Junior Colleges Get Some Respect
Doreen Demars owned a men's professional golf mini-tour, managed restaurants, and waited tables before deciding she needed a college degree. "I was stuck at a certain level and couldn't rise above without a degree," says Demars. But at 34, she was looking for the most cost-effective and convenient way to get educated.
Her solution? Demars, of Gill, Mass., entered the business administration transfer program at Greenfield Community College. After completing Greenfield's two-year program, she transferred into Babson College and is on track to graduate in December, 2007. Now Demars dreams of opening her own business again, this time armed with a college degree.
Many others seem to be following the same path. Educators say that more business students today are pursuing higher education at junior and community colleges to save money while still starting their advanced education on the right foot. That's despite the fact that community colleges, which developed rapidly nationwide in the 1960s, have often struggled with the reputation of offering a second-class education compared to their four-year counterparts.
JUMPING OFF POINT.
The number of business students earning associate degrees has been steadily rising since 2001. In the 2001-2002 academic year, 86,713 people earned associate degrees in business, and that number rose to 89,564 the next year, according to the 2005 Digest of Education Statistics compiled by the U.S. Education Dept. And more than 92,000 students graduated with an associate's degree in business in 2003-2004, the latest year for which statistics are available.
Often, schooling doesn't end there. About 50% to 60% of community college students transfer into four-year institutions, says James Vomhof, who retired in July as associate director of accreditation at the Association of Collegiate Business Schools and Programs, a group that accredits business education.
Affordability is becoming increasingly important as tuition to four-year universities continues to climb. Prices range upwards of $40,000 per year at private schools and $20,000 for out-of-state students at public ones.
"ALMOST A SCAM".
At Johnson County Community College in Overland Park, Kan., residents pay $63 per credit hour—$945 per semester or $1,890 per academic year for full-time students—which is typical. At four-year colleges, even public ones such as University of Texas, Austin, residents can pay more than $7,000 for a full academic year. Demars estimated that she saved about $20,000 by spending those two years at a community college.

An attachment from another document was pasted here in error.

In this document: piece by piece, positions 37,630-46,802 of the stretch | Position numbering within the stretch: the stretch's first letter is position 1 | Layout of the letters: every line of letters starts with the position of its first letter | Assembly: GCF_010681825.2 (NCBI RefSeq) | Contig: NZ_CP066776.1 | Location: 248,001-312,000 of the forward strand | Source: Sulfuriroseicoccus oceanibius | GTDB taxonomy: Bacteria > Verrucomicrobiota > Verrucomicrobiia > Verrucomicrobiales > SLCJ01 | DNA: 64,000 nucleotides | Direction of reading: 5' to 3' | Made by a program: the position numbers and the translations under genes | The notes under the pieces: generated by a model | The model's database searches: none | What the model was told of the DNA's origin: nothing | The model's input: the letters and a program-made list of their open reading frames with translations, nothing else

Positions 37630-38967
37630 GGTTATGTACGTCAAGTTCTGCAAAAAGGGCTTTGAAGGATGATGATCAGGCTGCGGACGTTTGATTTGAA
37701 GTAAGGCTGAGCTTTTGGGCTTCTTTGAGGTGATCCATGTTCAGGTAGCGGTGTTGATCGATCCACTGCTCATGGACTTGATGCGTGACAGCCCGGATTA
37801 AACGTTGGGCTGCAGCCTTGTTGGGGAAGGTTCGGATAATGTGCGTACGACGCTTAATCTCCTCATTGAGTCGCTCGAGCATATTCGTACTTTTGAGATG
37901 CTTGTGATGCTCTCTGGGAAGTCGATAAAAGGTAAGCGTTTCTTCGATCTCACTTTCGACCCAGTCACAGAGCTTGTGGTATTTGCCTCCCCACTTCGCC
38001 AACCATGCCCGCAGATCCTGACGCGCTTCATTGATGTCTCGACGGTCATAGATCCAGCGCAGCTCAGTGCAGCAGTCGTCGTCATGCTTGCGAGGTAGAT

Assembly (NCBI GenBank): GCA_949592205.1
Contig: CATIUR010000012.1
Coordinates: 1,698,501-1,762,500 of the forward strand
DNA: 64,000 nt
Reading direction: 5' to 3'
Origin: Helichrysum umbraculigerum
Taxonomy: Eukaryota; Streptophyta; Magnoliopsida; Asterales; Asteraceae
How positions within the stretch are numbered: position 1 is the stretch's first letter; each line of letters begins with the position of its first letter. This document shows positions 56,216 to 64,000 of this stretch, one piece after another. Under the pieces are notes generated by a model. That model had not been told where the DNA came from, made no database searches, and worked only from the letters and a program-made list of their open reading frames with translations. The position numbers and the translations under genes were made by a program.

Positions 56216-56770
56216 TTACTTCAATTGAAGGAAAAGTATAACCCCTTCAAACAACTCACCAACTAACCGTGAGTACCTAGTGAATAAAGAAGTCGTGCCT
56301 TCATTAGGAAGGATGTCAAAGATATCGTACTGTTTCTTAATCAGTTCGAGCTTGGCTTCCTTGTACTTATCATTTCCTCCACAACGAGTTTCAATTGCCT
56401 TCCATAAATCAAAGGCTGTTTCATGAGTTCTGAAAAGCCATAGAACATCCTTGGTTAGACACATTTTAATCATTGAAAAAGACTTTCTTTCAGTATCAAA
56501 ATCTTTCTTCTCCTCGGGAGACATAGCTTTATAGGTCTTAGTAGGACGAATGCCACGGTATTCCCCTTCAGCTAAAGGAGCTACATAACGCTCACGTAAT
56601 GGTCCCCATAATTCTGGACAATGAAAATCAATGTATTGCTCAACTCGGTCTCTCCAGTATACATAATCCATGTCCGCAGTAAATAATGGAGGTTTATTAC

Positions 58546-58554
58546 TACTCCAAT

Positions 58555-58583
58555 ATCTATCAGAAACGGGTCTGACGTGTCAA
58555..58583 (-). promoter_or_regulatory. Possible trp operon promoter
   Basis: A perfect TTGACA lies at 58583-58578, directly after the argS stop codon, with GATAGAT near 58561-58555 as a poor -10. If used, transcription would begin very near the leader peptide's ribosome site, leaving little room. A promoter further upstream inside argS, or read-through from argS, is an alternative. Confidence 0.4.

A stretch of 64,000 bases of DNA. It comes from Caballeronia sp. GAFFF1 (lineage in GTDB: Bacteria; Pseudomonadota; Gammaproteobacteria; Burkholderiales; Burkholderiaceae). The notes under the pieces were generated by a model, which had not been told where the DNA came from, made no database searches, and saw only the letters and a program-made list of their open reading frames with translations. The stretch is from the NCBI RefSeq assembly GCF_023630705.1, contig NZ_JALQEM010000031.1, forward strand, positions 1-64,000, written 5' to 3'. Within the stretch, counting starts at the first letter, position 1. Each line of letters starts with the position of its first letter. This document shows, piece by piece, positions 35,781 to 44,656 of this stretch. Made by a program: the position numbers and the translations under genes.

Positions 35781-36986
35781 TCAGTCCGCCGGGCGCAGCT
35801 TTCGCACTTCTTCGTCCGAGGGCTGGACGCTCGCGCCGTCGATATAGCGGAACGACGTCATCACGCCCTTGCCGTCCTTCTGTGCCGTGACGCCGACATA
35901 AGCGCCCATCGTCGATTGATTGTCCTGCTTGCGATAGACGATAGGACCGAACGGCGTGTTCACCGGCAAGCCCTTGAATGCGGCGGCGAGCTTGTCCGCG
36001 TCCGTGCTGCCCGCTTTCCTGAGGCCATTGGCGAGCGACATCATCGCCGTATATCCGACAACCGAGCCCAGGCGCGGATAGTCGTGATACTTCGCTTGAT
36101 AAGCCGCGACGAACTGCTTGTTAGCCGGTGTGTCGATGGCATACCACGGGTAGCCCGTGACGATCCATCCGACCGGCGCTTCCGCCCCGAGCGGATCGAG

"You're wasting your money by going anywhere but community college," says Douglas McDevitt, a 25-year-old Iraq War veteran, who is completing his second year at Metropolitan Community College in South Omaha, Neb. "It's almost a scam going to a four-year program for your first two years because you can pay three times less for the same classes at a community college." McDevitt, an accounting student, plans to transfer into a four-year program when he completes his associate's degree.
Cost alone isn't enough reason to attend a community or junior college. Today, education is also a draw. Students who weren't very successful in high school or are unsure of what they want to do can still use these programs to catch up. But once derided as the "thirteenth grade," many of these schools now offer innovative, interactive learning experiences with smaller class sizes than four-year institutions, says Anita Dickson, professor of business at Northampton Community College in Bethlehem, Pa.
Students who go to Northampton say the work is rigorous. "The courses were just as hard as anywhere else," says Raymond Slinski, a 45-year-old husband, father of two teens, and a recent graduate of Northampton. "A lot of our professors taught at [four-year colleges] Lehigh and Lafayette."
Indeed, students in Dickson's course are connected to 1,500 to 2,000 other schools around the world that create and sell virtual products to one another. While the product is virtual, the business is real. The classroom looks like an office with cubicles for students, who work in departments such as human resources, marketing, or purchasing and inventory.